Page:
One of my dissertation’s major themes is that the local and state governments need to act intentionally regarding urban food enterprise development. My research found many examples of how local and state policies unintentionally negatively affected the ability of entrepreneurs to grow their operations. One example of these unintentional policies I commonly observed is when local and state governments provided urban farmers access to publicly owned, vacant land under less than ideal conditions. In these cases, government officials sought to utilize urban agriculture as a short-term stop-gap for a piece of land until development pressure for a higher and better use (e.g. an residential or commercial building) for that land returned. Often this manifested as short-term leases (e.g. six month or one year leases), which farmers noted prevented them from investing in infrastructure, such as soil improvement or water access, to improve their farm’s economic viability. However,some officials I spoke with said they would like to provide longer-term access to publicly owned land that faces less development pressure in the short-term so that farmers would have more flexibly to develop infrastructure.

I believe that urban agriculture generally, including both commercial farming and non-commercial gardening, can play a role in providing short-term uses for land that will be developed in the near future. I refer to this as a transitional use. However, I also believe that urban agriculture, specifically commercialized farming, can potentially have a transformative effect on the surrounding neighborhood if farmers have the proper infrastructure and time to develop their farms. I refer to this as a transformative use. Government officials seeking to engage urban agriculture for either use should intentionally identify public land that would be well suited to short-term land access as well as long-term land access. However, to avoid potential accusations of being arbitrary or capricious through land access programs, officials should utilize an empirical system to determine which land should be targeted for transitional use and which land could be targeted for transformative use. Land Evaluation and Site Assessment (LESA) is a spatial analysis technique that uses geographic information systems (GIS) technology to generate a score for all potential land in a given community or neighborhood based on a number of variables. Officials could then make land that scores high for transitional or transformative uses available to urban farmers. The score produced by a LESA can also include physical or spatial characteristics of land that are likely to encourage urban farmers to succeed in developing economically.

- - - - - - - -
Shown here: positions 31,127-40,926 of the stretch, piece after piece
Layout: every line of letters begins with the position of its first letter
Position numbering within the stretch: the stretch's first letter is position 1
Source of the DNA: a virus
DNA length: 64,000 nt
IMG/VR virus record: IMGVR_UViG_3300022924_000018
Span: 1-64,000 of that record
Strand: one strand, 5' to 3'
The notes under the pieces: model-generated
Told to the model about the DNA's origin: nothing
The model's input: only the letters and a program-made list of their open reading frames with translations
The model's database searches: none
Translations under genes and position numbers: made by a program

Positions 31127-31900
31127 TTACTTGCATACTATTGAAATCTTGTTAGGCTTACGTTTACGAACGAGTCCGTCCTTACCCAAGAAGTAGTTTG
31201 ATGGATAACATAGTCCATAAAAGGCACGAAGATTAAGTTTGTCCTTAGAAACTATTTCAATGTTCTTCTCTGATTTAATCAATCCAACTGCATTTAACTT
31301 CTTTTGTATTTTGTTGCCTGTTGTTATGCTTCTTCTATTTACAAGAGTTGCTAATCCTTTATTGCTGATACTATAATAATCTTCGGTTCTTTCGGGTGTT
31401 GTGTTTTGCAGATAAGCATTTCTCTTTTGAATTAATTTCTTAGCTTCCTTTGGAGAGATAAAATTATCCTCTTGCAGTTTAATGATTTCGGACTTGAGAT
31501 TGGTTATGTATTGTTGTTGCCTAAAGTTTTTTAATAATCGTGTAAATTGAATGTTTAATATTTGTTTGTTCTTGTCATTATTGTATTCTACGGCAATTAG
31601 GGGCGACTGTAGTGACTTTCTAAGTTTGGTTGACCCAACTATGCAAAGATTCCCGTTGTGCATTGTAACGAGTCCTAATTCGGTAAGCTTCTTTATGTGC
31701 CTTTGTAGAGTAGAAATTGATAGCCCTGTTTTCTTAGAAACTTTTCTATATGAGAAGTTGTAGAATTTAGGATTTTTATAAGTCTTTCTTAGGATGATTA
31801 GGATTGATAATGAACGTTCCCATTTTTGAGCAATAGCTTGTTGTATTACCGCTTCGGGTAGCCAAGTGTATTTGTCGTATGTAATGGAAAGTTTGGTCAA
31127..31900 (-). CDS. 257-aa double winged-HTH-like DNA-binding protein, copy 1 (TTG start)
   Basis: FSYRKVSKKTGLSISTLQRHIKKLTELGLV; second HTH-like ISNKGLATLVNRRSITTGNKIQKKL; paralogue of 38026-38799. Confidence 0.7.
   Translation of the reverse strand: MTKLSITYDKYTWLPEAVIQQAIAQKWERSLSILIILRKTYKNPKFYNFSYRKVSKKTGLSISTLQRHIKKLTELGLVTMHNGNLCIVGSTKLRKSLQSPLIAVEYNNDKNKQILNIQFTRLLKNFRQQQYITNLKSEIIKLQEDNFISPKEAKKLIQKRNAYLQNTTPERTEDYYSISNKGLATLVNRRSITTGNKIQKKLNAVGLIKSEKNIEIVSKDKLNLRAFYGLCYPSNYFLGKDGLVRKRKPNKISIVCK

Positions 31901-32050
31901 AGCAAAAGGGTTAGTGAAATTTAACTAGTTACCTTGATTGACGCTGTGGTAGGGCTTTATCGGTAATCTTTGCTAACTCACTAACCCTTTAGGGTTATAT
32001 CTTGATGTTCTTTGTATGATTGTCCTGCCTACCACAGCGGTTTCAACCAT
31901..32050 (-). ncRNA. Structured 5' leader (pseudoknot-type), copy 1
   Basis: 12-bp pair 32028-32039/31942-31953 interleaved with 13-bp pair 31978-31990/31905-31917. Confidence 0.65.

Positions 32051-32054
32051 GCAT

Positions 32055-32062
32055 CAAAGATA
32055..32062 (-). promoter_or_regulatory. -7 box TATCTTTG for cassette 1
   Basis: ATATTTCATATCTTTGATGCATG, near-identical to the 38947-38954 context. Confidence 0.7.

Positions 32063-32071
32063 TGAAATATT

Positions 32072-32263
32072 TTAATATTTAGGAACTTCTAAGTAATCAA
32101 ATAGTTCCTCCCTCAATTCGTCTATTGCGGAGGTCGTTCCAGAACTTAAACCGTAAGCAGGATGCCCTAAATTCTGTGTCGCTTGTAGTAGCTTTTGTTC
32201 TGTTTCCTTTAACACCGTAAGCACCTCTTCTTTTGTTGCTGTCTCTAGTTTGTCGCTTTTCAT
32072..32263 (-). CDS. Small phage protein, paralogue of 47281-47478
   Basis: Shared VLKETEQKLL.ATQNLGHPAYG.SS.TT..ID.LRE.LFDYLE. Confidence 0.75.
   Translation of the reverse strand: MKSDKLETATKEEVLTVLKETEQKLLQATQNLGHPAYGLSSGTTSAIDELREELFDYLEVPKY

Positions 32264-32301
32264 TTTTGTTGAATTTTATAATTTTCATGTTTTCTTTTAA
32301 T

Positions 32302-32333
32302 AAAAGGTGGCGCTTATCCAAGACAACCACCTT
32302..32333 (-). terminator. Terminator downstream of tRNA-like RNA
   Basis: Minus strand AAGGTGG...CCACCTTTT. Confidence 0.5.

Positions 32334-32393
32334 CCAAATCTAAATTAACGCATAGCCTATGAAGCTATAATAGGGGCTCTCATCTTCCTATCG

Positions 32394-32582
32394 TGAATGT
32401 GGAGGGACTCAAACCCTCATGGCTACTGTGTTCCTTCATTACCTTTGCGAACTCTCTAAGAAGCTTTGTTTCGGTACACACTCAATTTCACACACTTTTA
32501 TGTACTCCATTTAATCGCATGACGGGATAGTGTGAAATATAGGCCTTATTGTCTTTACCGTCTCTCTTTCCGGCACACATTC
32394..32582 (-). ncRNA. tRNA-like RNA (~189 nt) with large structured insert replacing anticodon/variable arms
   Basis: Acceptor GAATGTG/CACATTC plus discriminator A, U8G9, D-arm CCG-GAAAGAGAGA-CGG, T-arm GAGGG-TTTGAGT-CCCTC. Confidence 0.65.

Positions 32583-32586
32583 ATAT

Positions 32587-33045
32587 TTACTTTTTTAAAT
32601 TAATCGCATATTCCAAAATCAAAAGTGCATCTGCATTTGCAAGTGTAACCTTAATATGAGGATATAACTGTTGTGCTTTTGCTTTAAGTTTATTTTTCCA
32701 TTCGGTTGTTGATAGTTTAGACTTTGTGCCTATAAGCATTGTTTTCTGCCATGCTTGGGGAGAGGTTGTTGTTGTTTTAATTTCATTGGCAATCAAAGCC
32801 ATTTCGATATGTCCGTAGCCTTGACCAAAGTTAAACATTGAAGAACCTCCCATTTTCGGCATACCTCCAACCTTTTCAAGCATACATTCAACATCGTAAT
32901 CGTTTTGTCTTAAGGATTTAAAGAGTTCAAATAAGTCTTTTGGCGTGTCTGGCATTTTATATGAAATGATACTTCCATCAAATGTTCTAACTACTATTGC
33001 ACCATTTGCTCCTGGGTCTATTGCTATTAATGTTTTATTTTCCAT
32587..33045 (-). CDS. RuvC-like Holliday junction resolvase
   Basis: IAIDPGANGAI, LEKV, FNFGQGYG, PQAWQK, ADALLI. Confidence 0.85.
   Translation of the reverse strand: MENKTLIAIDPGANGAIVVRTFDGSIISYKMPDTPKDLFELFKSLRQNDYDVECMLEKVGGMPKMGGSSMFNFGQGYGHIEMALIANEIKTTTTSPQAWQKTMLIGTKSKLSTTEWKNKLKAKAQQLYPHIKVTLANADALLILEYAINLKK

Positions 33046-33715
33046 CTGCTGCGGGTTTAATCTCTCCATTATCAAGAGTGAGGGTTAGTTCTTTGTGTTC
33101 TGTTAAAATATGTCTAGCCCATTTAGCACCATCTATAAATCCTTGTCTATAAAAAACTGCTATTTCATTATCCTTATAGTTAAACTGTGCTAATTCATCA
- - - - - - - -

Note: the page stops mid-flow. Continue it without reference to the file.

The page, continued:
I have recently thought about what variables might be important for such a LESA. Here are a few examples:
a) soil type (assuming original soil)
b) land slope
c) access to water infrastructure
d) road distance to closest food hub or regional aggregation point
e) likelihood of development pressure in next 3-5 years

I found Tulloch, Myers, Hasse, Parks, & Lathrop (2003) provided a good overview of the general LESA technique, but others likely exist as well. If your jurisdiction or organization is interested in this type of LESA for your community, I am capable of performing this analysis on a consultant basis. Please contact me for more details.